Is potato starch keto/LCHF? About resistant starch

Low-Carb High-Fat

Low-carb high-fat

Is potato starch LCHF? Could it lower your blood sugar? Incredibly enough, the answer seems to be that it might. But be wary. It has likely been over-hyped about its benefits, and we still should be hesitant about adding to our diets.

Some research, in very small numbers of people, suggest resistant starch has beneficial effects on blood sugar and insulin resistance. It may also makes you feel fuller and more satisfied, which for some could facilitate weight loss.

It all sounds strange when you first hear about it. How can starch improve blood sugar – isn’t starch broken down to glucose, which raises blood sugar?

How it works

For most people, resistant starch doesn’t break down to glucose. Instead, it passes through the upper intestine to become food for the gut microbiome in the colon, or lower intestine. The gut bacteria digest the resistant starch into short-chain fatty acids, which are absorbed by the body.

Therefore, resistant starch may not act like other carbohydrates. Instead, it is food for gut bacteria and what your body absorbs has been converted into fat.

Feeding the good gut bacteria – and the cells of the intestinal lining – seems to be able to affect hormone levels in the body (GLP-1 etc.), which in turn can have an effect on blood sugar regulation and insulin sensitivity.

It seems also to be beneficial to ensure that gut bacteria and cells get adequate nutrition. Our ancestors no doubt did so, as there are plenty of sources of resistant starch in nature.

However, this is also a potential concern. If we eat one type of resistant starch, potato starch for example, that will feed one specific type of bacteria in our colon. Theoretically, that could create a mismatch of bacteria. Most experts agree that we want a diversity of bacteria without having too many of any one type.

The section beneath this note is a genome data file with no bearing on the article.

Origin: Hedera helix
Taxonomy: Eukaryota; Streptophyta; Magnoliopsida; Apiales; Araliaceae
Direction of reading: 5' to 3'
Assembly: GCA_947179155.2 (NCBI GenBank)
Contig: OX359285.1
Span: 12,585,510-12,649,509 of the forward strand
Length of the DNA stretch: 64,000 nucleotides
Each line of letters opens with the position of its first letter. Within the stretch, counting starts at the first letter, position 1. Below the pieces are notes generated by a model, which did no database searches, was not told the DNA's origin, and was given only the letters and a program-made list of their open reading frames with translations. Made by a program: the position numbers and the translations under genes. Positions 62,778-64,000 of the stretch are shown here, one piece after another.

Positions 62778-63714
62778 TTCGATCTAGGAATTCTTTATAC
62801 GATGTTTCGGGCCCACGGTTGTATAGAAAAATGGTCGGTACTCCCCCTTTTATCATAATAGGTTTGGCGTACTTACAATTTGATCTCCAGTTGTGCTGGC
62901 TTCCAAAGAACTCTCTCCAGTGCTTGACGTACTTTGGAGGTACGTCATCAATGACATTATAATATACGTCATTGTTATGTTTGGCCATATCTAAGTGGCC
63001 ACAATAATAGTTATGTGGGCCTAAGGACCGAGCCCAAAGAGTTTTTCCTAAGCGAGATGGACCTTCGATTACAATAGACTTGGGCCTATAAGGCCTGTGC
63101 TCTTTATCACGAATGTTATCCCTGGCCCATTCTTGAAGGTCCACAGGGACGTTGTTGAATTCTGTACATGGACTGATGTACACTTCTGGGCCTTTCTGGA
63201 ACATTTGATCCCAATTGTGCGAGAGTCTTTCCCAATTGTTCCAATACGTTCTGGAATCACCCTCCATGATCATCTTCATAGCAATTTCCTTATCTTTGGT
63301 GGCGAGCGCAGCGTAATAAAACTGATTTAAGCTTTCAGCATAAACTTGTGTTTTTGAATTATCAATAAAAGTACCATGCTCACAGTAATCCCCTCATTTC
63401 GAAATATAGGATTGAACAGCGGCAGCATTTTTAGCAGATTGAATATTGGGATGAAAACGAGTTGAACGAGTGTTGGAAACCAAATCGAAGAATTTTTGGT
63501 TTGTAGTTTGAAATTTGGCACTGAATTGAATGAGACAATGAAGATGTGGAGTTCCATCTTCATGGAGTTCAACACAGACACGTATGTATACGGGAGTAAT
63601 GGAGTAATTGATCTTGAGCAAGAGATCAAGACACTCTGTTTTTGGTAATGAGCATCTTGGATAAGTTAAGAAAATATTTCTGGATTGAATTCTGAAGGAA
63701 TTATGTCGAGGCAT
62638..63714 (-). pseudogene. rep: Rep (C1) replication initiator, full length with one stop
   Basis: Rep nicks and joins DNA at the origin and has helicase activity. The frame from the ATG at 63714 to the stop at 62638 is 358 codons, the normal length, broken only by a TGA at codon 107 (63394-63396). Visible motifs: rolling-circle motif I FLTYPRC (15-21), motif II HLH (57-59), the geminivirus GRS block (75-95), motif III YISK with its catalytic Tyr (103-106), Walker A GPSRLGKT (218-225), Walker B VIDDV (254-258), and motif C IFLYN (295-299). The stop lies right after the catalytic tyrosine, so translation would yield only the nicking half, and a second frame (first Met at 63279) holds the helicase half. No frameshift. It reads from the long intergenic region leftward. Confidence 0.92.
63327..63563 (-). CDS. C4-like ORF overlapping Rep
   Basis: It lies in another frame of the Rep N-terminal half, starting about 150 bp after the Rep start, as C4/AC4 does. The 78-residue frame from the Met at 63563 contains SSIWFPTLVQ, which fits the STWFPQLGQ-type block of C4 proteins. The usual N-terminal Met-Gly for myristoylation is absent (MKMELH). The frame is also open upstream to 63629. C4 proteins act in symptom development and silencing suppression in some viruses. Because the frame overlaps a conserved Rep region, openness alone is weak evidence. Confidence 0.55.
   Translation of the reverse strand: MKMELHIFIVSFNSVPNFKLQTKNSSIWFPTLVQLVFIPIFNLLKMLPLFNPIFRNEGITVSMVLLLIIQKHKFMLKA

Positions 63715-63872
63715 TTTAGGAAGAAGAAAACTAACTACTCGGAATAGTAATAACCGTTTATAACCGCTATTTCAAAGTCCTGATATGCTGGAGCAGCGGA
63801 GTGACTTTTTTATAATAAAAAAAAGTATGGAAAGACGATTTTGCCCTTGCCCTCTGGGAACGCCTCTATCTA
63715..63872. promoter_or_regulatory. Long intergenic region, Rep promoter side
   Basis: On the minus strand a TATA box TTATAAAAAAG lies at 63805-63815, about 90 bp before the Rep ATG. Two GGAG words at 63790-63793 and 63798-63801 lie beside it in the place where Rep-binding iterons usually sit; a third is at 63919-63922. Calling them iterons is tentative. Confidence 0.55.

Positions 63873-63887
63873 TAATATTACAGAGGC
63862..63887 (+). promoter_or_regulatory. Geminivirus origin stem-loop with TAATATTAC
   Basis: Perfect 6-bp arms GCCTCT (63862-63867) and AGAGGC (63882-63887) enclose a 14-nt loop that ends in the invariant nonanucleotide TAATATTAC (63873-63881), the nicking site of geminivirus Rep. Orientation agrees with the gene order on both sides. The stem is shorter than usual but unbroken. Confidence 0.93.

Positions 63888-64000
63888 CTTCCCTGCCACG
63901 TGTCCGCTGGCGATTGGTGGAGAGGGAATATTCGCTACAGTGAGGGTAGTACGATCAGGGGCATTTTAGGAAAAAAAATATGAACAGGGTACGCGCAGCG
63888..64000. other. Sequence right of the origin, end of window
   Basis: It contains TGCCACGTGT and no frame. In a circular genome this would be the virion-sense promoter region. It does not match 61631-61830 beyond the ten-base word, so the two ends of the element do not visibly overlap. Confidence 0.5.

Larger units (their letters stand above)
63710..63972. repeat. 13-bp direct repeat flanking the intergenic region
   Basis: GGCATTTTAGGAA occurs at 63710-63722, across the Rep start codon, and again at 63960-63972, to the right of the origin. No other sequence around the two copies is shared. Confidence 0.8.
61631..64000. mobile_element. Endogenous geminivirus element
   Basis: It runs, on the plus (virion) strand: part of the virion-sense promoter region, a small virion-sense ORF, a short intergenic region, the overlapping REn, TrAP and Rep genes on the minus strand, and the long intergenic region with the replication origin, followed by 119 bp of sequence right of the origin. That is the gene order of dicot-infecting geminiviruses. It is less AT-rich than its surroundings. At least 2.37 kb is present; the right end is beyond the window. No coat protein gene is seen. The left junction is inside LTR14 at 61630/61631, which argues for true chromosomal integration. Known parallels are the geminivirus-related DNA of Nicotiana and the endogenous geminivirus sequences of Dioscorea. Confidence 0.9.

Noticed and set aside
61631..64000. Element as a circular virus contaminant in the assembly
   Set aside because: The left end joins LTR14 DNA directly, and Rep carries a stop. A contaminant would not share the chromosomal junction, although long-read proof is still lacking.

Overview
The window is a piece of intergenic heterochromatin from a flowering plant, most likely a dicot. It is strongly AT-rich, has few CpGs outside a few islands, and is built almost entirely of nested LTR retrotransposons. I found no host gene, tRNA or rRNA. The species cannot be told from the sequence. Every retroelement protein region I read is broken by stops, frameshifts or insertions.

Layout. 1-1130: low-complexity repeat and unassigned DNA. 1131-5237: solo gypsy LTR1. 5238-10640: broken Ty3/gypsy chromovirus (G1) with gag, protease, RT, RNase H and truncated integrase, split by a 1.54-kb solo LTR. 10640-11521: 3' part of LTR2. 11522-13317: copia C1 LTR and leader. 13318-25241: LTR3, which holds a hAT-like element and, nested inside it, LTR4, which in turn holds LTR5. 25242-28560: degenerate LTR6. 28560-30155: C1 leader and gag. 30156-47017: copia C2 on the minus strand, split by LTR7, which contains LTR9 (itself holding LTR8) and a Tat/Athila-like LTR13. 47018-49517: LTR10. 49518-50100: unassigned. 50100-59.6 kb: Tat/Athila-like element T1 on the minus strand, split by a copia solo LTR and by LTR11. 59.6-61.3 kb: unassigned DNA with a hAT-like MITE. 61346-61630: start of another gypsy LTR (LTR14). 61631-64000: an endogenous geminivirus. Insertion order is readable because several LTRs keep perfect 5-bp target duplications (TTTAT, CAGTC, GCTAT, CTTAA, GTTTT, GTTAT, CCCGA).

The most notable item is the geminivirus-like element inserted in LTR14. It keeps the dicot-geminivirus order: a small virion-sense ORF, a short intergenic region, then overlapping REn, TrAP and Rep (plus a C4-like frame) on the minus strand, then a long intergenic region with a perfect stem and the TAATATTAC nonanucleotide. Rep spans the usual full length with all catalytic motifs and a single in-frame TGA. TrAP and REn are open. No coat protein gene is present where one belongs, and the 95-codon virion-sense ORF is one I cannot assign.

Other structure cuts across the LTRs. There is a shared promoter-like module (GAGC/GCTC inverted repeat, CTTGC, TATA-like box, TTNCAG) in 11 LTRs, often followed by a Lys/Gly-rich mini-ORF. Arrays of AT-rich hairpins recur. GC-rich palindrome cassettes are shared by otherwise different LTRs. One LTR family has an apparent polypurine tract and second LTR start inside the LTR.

There is also the risk that it may contribute to SIBO, small intestinal bacterial overgrowth.

That’s why, if you choose to take resistant starch, it should be in limited amounts in a variety of different types.

The four main types are:

    Type 1 in grains, seeds, and legumes (generally not recommended on a keto diet)
    type 2 in raw potatoes and unripe bananas (also usually not recommended on a keto diet)
    Type 3 in potatoes and white rice once they have been cooked and then cooled (also usually not recommended on a keto diet)
    Type 4 in manmade sources such as potato flour

What to do

First, be careful. Make sure you document for yourself if resistant starch will affect your blood sugar level or ketone levels.

You can start with cold potato starch. Not very yummy, but a couple of tablespoons stirred in water, per day, seems to be enough to see an impact.

It may be wise to start with less and increase gradually to reduce the risk of a side effect: gas. Also, note that you shouldn’t heat the potato starch – then it will be converted to regular starch that raises your blood sugar.

Those who are not carbohydrate sensitive – for example lean, healthy, exercising people – have more options, but those who are insulin resistant or carb sensitive should limit their use and use with caution.

Future science and experience will lead to more knowledge about who will benefit from resistant starch and how to best take it. Today, knowledge is still limited and it’s a good idea to try for yourself and see what effect you get.

Have you tried cold potato starch or other sources of resistant starch? Please let us know in the comments below.

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More

Mark Sisson’s guide, including links to studies: The Definitive Guide to Resistant Starch

Richard Nikoley, Free the Animal: A Resistant Primer for Newbies

PS: The danger of resistant starch

There’s a danger with discussions on resistant starch. The danger is that there are manufacturers ready to start promoting high-carb junk – bread, pasta, candy – with fairy tale promises that the carbohydrates are “resistant” or protected.